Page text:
Employee empowerment: From managerial practices to employees' behavioral empowerment

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Purpose: The purpose of this paper is to extend past research by investigating the relationships between supervisors' empowering management practices (SEMP), employees' psychological empowerment (PE), and a new measure of employees' behavioral empowerment (BE). A mediation model is hypothesized. Design/methodology/approach: A questionnaire study is conducted among 359 non‐managerial employees. Because BE is both self‐reported and externally assessed, relationships are verified with single‐source and multi‐source data. Findings: SEMP are quite strongly related to PE, but more weakly related to BE. Structural equation analyses tend to support a model where PE completely mediates the relationship between supervisors' managerial practices and employees' BE. Research limitations/implications: This cross‐sectional study does not provide indication of causality among the variables. Practical implications: First, this paper suggests that feeling empowered is a pivotal mindset that needs to be created by supervisors to generate proactive behaviors. Second, the moderate correlation found between PE and BE measures suggests that they capture different facets of empowerment. Given management concern for bottom line results, behavioral measures should not be ignored in assessing employee empowerment. Originality/value: This paper used a behavioral criterion to assess employee empowerment rather than relying solely on a psychological measure.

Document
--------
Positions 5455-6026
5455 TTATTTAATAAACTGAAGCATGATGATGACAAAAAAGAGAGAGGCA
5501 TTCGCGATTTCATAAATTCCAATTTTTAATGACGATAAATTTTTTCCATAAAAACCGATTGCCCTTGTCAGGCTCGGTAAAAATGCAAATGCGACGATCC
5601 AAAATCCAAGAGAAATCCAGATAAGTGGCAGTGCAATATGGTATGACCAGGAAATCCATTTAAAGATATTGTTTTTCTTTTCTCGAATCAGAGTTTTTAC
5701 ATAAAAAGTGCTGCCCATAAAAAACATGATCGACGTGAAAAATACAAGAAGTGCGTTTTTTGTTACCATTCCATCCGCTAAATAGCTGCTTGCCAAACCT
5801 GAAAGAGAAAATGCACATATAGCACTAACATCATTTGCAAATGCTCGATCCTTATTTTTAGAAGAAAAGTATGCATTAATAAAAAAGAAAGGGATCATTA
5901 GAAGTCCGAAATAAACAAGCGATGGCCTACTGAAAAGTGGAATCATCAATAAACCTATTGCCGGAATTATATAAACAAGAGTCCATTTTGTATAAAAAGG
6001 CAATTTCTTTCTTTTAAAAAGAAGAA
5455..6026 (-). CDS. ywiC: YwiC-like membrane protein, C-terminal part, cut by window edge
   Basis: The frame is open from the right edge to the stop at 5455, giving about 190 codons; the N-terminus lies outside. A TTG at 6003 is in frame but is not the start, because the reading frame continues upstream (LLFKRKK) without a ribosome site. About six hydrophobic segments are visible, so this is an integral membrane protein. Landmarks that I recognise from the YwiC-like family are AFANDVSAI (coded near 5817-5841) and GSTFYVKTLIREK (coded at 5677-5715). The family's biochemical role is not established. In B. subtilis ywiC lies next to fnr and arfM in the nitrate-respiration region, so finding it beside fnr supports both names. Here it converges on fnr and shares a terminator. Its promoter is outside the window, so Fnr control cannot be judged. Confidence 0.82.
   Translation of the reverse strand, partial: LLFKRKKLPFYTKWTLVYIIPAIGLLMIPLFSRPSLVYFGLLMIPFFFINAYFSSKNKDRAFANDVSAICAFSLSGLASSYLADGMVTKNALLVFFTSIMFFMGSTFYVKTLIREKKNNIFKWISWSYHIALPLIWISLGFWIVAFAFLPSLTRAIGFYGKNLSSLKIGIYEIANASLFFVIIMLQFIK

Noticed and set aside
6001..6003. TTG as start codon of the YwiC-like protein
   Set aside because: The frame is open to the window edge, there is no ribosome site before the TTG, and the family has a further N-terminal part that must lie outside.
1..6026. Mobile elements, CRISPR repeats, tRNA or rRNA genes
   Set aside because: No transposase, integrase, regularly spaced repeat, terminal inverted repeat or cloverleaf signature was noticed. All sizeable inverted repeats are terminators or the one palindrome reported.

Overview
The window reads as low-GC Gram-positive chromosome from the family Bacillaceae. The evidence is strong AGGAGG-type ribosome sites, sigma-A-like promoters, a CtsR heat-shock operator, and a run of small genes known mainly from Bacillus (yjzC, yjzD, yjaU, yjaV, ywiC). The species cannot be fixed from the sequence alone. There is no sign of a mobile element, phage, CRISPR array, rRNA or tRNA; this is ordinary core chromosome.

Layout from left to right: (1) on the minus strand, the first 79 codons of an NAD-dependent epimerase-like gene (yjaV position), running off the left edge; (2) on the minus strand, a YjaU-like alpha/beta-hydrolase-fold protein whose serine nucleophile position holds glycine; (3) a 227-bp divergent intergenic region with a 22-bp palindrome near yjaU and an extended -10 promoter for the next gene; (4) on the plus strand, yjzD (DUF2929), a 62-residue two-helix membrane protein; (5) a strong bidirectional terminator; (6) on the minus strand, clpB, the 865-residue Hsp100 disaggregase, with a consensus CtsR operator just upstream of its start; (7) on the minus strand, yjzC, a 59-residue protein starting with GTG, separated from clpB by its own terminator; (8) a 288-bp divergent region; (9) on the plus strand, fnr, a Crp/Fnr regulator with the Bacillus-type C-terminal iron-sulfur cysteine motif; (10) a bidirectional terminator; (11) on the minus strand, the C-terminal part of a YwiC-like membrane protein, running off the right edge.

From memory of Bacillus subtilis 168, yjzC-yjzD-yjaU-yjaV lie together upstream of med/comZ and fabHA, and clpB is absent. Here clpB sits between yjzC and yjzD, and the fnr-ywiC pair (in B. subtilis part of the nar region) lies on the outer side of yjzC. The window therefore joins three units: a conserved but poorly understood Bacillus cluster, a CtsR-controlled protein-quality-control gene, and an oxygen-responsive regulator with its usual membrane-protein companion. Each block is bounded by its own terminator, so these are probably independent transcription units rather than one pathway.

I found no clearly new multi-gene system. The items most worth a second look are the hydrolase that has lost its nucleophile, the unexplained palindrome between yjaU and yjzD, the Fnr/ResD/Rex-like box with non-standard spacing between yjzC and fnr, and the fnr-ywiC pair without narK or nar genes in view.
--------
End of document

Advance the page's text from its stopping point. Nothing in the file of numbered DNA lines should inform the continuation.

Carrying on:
Institute for Positive Psychology and Education

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Journal Article

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